I was trying to write a custom control for Silverlight 3. It was an extension to a ListBox, so I created a class that derived from ListBox and added my neat-o cool functionality. However, part of the requirements for the control was (for example) that it needed to be horizontal and that the scroll bars needed to be hidden. For this, the best approach is to define a default template for the control.

The default template is basically the style that is applied to the control in the absence of designer requests to the contrary. Practically, it is exactly the same as any other style that you would create. What makes it different is that the user of the custom component does not need to do anything to have the style applied.

In order to accomplish this feat requires three steps. The first has been true since Silverlight 2, that being that the style needs to be placed into a file named Generic.xaml. In the past it was sufficient to place the style in said file and set the TargetType of the style to be the custom control. However at Silverlight 3, two additional requirements were added. The first is that the Generic.xaml needs to be placed into a directory called Themes. The second is that the following line of code needs to the constructor for the custom control.

this.DefaultStyleKey = typeof(customcontrolname);

Once these conditions have been met, the default style will get picked up. It was the last two steps that stymied me, as many of the existing posts talk about one, but not both of the requirements.

As a convenience, there is now a TemplatedSilverlightControl template that actually sets up the necessary files, directory and code to make all of this work without further thought. And I like not having to think (other than remembering to use the correct template, that is).

Getting Value from your Data

For those of you who are not on the ObjectSharp mailing list, you might not be aware that next week we have another in our Smart Breakfast series. This time it’s David Chennels talking about Business Intelligence. You can find the details out here.

Now the term “Business Intelligence” is one of those amorphous phrases that have the potential to make people crinkle their nose. It has the good buzzwords to entire management and it’s vague enough so that you can put many different technologies under that umbrella. If you’re a geek in the Microsoft space, typically business intelligence includes the OLAP and Analysis Services parts of SQL Server, maybe a third-party tool to visualize the data (if Reporting Services isn’t enough) and perhaps Integration Services.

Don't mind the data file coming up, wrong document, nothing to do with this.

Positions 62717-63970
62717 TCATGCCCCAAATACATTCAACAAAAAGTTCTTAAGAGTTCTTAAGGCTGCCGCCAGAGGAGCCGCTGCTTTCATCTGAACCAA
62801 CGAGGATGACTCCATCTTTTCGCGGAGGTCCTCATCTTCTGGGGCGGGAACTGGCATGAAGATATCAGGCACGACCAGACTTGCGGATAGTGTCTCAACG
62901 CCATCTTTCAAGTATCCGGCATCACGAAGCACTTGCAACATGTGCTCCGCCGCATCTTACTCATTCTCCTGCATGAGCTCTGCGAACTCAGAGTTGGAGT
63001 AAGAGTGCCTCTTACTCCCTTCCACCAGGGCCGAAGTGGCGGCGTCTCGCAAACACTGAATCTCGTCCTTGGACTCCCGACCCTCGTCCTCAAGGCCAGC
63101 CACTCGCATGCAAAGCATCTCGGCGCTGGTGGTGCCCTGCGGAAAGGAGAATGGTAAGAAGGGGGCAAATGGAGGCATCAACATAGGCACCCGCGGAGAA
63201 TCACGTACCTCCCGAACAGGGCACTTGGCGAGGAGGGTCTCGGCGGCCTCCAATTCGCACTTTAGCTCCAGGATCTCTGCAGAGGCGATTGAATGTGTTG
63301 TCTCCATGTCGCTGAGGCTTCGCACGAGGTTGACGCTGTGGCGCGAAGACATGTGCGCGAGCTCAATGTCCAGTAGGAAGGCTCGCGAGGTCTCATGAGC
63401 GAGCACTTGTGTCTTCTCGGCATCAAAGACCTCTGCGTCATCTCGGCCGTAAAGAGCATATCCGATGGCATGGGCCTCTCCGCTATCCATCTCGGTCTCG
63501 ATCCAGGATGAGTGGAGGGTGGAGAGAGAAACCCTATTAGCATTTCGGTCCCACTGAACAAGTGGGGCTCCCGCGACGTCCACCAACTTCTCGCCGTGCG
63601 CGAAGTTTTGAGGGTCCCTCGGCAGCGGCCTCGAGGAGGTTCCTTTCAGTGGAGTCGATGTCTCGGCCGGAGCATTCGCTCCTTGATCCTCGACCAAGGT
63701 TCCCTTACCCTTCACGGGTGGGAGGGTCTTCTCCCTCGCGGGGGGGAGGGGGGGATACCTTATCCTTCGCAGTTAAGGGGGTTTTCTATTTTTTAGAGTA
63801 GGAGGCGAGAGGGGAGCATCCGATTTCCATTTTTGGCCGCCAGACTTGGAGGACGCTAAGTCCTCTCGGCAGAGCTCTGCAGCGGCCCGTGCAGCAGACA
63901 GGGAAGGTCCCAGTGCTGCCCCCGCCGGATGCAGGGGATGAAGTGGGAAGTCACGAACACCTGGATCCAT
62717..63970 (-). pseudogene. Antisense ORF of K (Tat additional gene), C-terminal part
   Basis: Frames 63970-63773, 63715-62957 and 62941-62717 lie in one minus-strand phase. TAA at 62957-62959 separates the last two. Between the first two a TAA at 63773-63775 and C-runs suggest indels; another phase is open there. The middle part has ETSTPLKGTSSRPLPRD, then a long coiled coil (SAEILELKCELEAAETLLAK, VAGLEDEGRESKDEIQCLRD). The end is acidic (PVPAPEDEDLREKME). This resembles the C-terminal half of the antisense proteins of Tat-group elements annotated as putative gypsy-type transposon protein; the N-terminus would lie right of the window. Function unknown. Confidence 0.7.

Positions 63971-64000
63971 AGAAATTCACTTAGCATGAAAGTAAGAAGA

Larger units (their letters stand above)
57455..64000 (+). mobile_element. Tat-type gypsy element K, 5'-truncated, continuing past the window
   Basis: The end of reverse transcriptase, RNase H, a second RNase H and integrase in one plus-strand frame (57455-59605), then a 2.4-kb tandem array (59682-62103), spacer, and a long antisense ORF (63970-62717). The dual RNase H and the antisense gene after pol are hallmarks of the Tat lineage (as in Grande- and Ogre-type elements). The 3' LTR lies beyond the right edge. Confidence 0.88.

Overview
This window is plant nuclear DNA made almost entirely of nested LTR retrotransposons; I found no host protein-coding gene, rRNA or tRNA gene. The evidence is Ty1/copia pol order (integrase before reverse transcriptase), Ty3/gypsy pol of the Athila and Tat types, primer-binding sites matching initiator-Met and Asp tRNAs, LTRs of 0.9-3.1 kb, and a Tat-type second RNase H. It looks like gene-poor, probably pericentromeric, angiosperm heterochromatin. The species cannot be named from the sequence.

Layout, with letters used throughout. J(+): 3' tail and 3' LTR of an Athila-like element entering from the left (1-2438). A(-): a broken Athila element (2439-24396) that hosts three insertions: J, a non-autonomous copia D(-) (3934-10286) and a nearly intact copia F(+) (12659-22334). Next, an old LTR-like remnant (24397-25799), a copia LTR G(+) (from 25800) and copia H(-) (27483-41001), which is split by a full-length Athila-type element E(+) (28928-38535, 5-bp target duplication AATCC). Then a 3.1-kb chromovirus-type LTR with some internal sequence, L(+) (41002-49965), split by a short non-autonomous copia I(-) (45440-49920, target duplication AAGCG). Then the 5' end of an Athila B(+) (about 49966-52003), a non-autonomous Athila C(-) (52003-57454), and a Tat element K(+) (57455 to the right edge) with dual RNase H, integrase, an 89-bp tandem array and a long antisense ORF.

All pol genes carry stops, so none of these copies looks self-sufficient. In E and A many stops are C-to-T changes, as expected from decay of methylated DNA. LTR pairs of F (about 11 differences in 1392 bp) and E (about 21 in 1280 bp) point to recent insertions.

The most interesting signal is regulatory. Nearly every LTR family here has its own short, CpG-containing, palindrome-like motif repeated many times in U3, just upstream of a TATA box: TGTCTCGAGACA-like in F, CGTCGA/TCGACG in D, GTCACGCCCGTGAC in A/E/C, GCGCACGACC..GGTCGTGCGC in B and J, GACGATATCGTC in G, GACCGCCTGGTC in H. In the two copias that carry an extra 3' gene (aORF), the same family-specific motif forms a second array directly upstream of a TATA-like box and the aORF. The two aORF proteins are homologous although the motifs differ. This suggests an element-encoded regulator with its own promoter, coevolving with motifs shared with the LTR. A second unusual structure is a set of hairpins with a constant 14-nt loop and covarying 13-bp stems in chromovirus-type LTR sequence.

But those tools have been around for a while. And, even though there is no licensing fee added to be able to use then, they don’t seem to have much traction, at least in the companies that I’ve been working with. So what is the reason for this lack of interest?

From my perspective, the answer seems to be lack of awareness. If you ask any managers whether more information is better than less, most will want more. If you qualify the question by letting the managers specify the type and format of the information that is presented, the percentage answering in the affirmative goes up. And yet, even though the information is already stored in the corporate database and the tools to create the desired reports are readily available, nothing is done.

And what is the solution? Education. Spend some time getting up to speed on what you can do with the tools already at your disposal. Is the creation of a business dashboard a zero-effort project? No. But it’s probably much less effort than you think. And in the current business environment, doesn’t it make more sense to find a way to use your existing resources to their fullest event? Of course it does.

So take a morning to learn about the possibilities. More specifically, take the morning May 28th and come to the ObjectSharp Smart Breakfast on Business Intelligence. Along with a good breakfast, you’ll learn about some tools and techniques that can make an immediate difference to your business. Now that’s really getting value.

Getting Trained in an Economic Downturn

I’m sure that, for the vast majority of the readers of my blog, becoming more productive with your programming tools is a desirable goal. Not all developers go out of their way to advance their skills, but the very fact that you read blogs means that getting better is of interest to you. And, for most companies, they would also like you to make better use of your existing tools. It’s certainly obvious that it’s in your company’s best interest for this to happen, even if they don’t go out of their way to explicitly advance your skills.

And this is the ugly truth for most companies. In the best of times, a large number of companies don’t provide any significant budget for formal training. Usually developers are expected to pick up any new skills on their own time. Or, worse, they are expected to apply new technologies without spending any ‘exploratory’ time with them. As most of your are aware, the first time you try a new technology, the result is usually only partially successful. Only after you have worked with it a few times does it become possible to take full advantage of it. And yet, management is reluctant to pay for training classes, tech conferences, or even a programming book that will help you get ‘into the zone’ for the stuff that would make a difference in your day-to-day efforts. Here's a few suggestions that might, possibly get your manager to approve educational expenses, even in the economic conditions that exist today.